The University of South Carolina is conducting a research study to learn about the Fragile X premutation. The focus is on the range of language, social, and cognitive features that may be associated with variation on the FMR1 gene.
About the Research Study
Who can participate?
Women who are carriers of the Fragile X premutation, aged 35–75 years, may be eligible to participate.
What will happen in the study?
If the individual qualifies and decides to be in this research study, participation will take about 4 hours and will take place at the University of South Carolina or in a quiet room in the participant’s home, depending on participant preference. All travel expenses are covered by the project.
Participation will involve:
- Answering questions and completing assessments about cognitive, language, and social styles, and preference and family experiences.
- Providing a genetic sample (cheek swab) to index FMR1 gene variation.
What are the good things that can happen from this research?
We hope our results will help us learn how to better support families who have a child with Fragile X and individuals who carry the Fragile X premutation.
What are the bad things that can happen from this research?
There is minimal risk associated with participation. Participants may experience mild fatigue or frustration while completing study activities; breaks will be offered as needed.
Will I be paid to be in this research study?
Participants receive $50. Travel reimbursement may be available for eligible families.
Our Most Recent Opportunities
A Mount Sinai Genetic Counseling graduate student is conducting a research study to learn about possible benefits and side effects of CBD supplements when used to treat FXS symptoms. This information will be obtained by using an anonymous online parental and caregiver survey. About the Survey Who can participate? Parents and caregivers caring for somebody with FXS who uses, or has used, CBD supplements may be eligible to participate. The parent or caregiver responding to the survey must be at least 18 years old. The individual with »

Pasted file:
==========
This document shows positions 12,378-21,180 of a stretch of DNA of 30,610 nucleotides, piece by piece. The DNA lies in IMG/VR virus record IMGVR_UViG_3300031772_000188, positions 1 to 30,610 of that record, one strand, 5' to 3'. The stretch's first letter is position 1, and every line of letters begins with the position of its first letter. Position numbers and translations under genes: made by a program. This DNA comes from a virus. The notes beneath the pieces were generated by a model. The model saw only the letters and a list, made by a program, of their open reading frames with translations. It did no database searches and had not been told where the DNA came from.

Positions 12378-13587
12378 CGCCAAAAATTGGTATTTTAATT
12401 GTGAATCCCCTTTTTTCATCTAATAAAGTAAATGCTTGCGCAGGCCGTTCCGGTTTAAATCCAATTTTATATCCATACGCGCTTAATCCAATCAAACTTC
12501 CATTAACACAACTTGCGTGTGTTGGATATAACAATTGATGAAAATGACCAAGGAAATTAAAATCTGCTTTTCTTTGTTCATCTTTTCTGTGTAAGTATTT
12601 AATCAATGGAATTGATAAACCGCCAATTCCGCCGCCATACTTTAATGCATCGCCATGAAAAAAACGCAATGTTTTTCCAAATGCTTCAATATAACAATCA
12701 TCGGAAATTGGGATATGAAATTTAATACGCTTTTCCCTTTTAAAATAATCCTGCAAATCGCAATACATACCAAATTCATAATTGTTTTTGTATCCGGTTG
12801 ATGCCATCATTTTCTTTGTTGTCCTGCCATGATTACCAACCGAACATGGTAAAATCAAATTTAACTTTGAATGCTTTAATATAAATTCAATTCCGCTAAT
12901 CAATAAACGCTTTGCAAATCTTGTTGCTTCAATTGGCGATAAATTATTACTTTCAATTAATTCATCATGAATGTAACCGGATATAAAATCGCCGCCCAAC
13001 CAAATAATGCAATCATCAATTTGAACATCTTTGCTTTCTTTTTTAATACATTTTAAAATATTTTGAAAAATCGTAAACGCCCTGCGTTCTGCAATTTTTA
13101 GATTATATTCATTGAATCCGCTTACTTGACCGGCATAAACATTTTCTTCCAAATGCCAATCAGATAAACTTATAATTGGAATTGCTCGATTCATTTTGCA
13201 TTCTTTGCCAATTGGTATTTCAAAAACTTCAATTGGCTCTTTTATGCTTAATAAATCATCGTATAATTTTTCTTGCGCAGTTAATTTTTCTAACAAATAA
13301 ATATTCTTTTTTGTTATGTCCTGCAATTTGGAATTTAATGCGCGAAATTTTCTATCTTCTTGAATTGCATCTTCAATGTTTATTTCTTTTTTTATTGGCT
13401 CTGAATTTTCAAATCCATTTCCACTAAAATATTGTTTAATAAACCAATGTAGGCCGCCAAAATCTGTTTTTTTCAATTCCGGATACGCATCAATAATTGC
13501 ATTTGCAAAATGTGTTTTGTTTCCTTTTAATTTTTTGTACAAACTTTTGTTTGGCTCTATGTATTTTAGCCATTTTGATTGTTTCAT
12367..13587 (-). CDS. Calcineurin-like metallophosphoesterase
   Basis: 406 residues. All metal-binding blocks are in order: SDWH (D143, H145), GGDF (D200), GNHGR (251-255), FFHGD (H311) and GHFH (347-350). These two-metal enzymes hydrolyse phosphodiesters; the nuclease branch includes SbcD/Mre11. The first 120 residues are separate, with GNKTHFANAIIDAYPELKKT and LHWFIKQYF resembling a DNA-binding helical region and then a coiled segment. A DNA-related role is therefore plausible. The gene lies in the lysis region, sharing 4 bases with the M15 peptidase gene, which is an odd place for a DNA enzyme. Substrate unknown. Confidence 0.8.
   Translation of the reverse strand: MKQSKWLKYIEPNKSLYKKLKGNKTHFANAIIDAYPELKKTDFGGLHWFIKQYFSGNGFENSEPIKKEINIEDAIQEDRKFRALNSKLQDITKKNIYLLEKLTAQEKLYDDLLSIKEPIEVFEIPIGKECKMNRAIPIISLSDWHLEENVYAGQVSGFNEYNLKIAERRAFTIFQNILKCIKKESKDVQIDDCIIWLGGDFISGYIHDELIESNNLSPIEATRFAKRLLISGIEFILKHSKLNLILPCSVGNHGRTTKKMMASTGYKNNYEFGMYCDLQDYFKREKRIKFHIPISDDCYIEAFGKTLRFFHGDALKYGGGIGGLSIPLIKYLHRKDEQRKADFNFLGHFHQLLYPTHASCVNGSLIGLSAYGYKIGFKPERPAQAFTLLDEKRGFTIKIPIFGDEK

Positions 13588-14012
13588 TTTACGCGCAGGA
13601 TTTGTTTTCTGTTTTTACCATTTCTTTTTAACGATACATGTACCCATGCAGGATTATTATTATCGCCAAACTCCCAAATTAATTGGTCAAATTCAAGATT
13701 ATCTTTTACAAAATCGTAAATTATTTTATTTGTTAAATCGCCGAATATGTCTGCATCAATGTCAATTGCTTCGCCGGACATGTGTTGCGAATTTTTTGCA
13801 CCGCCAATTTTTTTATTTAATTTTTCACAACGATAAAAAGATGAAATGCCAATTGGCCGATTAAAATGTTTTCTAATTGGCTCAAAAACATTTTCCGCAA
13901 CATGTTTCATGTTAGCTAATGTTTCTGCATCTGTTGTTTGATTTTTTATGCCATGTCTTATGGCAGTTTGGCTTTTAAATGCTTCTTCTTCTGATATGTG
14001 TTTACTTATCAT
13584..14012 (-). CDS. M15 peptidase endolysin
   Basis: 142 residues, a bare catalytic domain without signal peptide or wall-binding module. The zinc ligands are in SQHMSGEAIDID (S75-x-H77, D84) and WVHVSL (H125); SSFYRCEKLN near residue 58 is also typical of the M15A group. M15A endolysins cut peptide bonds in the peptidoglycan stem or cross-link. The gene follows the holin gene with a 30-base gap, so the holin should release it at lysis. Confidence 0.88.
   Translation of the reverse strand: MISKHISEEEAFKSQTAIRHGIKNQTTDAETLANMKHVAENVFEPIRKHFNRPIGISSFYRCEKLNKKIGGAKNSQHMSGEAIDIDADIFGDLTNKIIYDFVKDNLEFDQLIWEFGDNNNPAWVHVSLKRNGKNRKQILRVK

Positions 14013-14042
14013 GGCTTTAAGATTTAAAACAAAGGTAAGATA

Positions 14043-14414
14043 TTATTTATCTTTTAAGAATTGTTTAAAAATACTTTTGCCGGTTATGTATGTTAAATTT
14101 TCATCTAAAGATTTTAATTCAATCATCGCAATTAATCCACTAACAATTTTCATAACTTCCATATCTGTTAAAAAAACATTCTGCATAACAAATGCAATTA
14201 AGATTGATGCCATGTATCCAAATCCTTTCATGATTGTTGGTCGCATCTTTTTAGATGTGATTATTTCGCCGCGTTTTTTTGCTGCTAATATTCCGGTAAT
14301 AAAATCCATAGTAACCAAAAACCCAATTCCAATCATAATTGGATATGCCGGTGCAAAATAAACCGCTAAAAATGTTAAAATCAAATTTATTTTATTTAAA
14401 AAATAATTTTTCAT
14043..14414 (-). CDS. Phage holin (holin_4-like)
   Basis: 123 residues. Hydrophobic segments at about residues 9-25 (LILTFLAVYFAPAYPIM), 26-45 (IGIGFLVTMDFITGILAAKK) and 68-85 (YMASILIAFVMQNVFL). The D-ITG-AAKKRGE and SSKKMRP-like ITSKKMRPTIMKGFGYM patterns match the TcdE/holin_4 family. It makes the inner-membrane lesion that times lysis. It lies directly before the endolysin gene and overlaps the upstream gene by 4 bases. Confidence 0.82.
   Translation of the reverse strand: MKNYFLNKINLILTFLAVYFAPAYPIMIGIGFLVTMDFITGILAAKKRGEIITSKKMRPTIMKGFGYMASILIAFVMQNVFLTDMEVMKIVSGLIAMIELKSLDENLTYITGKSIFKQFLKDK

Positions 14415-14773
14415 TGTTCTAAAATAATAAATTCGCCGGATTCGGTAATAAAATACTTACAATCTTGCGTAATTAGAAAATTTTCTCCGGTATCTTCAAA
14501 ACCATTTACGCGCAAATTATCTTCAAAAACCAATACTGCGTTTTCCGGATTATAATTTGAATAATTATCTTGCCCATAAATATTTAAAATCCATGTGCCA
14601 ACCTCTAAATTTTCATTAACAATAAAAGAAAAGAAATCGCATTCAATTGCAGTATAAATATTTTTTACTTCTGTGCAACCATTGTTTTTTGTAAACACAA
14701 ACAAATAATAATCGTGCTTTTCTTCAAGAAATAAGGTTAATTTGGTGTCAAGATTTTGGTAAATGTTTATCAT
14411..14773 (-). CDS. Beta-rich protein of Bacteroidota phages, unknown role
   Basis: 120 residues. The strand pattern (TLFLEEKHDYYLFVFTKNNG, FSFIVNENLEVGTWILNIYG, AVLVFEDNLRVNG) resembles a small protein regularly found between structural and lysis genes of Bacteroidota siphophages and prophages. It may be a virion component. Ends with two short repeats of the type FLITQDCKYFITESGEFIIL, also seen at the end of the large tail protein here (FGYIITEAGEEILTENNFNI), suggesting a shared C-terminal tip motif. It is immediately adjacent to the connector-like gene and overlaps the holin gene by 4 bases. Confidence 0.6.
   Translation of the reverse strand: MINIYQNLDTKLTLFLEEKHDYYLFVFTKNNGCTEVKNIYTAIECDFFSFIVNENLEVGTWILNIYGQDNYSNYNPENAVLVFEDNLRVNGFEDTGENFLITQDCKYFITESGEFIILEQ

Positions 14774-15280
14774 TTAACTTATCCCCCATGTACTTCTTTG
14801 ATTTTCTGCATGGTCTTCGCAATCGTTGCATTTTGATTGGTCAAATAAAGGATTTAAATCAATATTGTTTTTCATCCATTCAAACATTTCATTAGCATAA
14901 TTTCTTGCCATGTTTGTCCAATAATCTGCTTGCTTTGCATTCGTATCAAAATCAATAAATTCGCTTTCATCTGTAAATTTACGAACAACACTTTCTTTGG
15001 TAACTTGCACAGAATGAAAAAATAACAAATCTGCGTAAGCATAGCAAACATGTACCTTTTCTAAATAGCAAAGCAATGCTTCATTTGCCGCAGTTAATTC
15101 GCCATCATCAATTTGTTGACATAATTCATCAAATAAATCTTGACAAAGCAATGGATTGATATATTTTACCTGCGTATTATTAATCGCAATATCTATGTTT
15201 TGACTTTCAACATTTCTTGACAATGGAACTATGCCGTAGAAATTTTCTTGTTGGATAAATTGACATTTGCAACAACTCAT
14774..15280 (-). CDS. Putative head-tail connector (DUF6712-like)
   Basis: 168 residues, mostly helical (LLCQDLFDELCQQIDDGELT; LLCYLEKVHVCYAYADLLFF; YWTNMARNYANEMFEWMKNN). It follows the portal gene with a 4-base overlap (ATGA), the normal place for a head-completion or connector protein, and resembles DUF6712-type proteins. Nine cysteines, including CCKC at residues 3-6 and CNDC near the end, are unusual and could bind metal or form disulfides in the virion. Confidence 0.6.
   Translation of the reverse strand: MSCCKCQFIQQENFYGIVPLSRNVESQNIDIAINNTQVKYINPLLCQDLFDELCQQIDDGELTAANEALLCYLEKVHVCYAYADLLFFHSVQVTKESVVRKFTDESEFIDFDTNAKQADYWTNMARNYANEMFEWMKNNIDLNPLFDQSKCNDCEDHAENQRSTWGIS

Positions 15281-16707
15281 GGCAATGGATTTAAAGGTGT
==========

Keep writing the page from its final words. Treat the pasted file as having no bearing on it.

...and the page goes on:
Researchers at Teachers College at Columbia University are conducting a survey to learn about the impact that the COVID-19 pandemic has had on multiple aspects of the lives of people with Fragile X Syndrome. We want to see how the Fragile X community specifically was impacted so that we can have a more focused plan of action for helping these families. The overall goal of this survey is to distribute our findings to medical professionals so that they can see what gaps have been created in their practices from the pandemic.
Participants of this study will explore what information is considered most important to recently diagnosed fragile X premutation carriers. Open to premutation carriers 18 and over who were diagnosed sometime since January 2018.
Kaylynn Shuleski, a master’s in genetic counseling candidate, is conducting a research study to explore the concerns and challenges caregivers may face when planning long-term supports and living arrangements for their adult children with Fragile X syndrome (FXS). This information will be valuable for current and future families when considering long-term supports, as well as for healthcare professionals, counselors, and policy makers. About the Study Who can participate? Parents and caregivers of adults with full mutation »
Males between the ages of 18 and 30 years with a diagnosis of Fragile X syndrome (full mutation) may be eligible to participate.
The Research in Neurodevelopmental Disabilities Lab at the Waisman Center at the University of Wisconsin-Madison is looking for parents of male or female children 6 to 17 years old with Fragile X syndrome for an online survey.